Pakistanis welcome ‘Privileged Iqama’ scheme

The green-lighting of the new residency scheme will be a game-changer for 2.7 million Pakistanis living in the Kingdom. (Shutterstock)
Updated 16 May 2019
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Pakistanis welcome ‘Privileged Iqama’ scheme

  • The green-lighting of the new residency scheme will be a game-changer for 2.7 million Pakistanis living in the Kingdom

ISLAMABAD: Pakistanis from all walks of life have expressed their excitement over the approval of the new “Privileged Iqama” scheme in Saudi Arabia, which will make it easier for them to live and do business in the Kingdom.

The green-lighting of the new residency scheme will be a game-changer for 2.7 million Pakistanis living in the Kingdom, giving those who can pay the right to live, work and own business and property.

“This is a very positive and long-awaited step,” Sehr Kamran, president of the Center for Pakistan and Gulf Studies, told Arab News. “It will give confidence to the expatriate community, especially investors, since many people have been losing their businesses to kafeels (local sponsors).”

Without a Saudi sponsor, a foreigner cannot do business in Saudi Arabia —  and even then, the sponsor must have control over the business, often leading to disputes.

“The biggest benefit (of the new scheme) is that Pakistanis who have been living there are aware of their language, and they can invest in small and medium sized businesses and employ other Pakistanis without relying on local partners,” Rizwan-ul-Haq, former ambassador to Saudi Arabia, told Arab News. 

“If mid-to-large scale businesses are assured of legal rights and a conducive environment, they would definitely move to Saudi Arabia. The educational and hospitality sector can boom,” he added.

Pakistan’s bilateral trade with Saudi Arabia stood at $1.871 billion in 2018 with exports amounting to $170 million and imports at $1.7 billion. Since 1971, Pakistani contributions toward the Kingdom’s economy have been nearly $6 billion.

In order to be eligible for the new scheme, expatriates must meet several criteria including having a valid passport, clean criminal record, financial solvency, and authentic credit and health reports.

Farhan Ahmed, who runs an Islamabad-based travel and tourism company, said Riyadh’s decision was encouraging for Pakistan’s business community.

“This is a very positive move. It gives hope to the business community to go and invest there without concerns over the protection of their investment,” he said.


Philippines’ Duterte loses patience, orders trash shipped back Canada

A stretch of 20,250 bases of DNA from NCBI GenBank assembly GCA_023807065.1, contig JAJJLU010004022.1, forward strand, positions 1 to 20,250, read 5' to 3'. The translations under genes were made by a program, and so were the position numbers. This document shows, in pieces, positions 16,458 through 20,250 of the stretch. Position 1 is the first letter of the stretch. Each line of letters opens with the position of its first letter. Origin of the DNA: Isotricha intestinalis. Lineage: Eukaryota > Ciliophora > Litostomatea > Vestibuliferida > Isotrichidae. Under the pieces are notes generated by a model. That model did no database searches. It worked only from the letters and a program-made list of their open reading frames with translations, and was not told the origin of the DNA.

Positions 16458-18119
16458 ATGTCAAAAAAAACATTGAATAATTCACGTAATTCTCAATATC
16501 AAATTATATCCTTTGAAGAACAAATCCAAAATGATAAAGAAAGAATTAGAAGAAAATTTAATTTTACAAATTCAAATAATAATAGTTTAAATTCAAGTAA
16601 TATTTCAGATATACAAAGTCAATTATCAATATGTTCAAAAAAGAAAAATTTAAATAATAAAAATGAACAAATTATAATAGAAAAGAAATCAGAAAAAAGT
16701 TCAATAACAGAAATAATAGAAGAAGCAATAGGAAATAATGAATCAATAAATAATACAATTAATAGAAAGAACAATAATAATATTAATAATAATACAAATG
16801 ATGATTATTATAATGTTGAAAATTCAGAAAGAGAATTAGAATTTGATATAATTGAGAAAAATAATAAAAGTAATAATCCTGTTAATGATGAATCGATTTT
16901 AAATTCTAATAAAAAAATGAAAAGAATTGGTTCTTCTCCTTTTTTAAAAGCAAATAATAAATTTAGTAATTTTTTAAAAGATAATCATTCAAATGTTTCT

Updated 22 May 2019
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Philippines’ Duterte loses patience, orders trash shipped back Canada

  • Canada says the waste, exported to the Philippines between 2013 and 2014, was a commercial transaction not backed by the Canadian government
  • Canada has since offered to take the rubbish back

MANILA: President Rodrigo Duterte has ordered his government to hire a private shipping company to send 69 containers of garbage back to Canada and leave them within its territorial waters if it refuses to accept the trash, his spokesman said on Wednesday.
“The Philippines as an independent sovereign nation must not be treated as trash by other foreign nation,” Presidential Spokesman Salvador Panelo told a media briefing.
Canada says the waste, exported to the Philippines between 2013 and 2014, was a commercial transaction not backed by the Canadian government.
Canada has since offered to take the rubbish back and the two countries are in the process of arranging the transfer.
But Canada missed a May 15 deadline set by Manila to take back the shipment, prompting the Philippines to withdraw top diplomats from Canada last week.
“Obviously, Canada is not taking this issue nor our country seriously. The Filipino people are gravely insulted about Canada treating this country as a dump site,” Panelo said.
The Canadian embassy in Manila did not immediately respond to a request for comment.
The Philippines has made several diplomatic protests to Canada since a 2016 court ruling that the garbage be returned.
The consignments were labelled as containing plastics to be recycled in the Philippines but were filled with a variety of rubbish including diapers, newspapers and water bottles.
The issue is not the only one to strain ties between the two countries.
Last year, Duterte ordered the military to cancel a $233 million deal to buy 16 helicopters from Canada, after Ottawa expressed concern they could be used to fight rebels.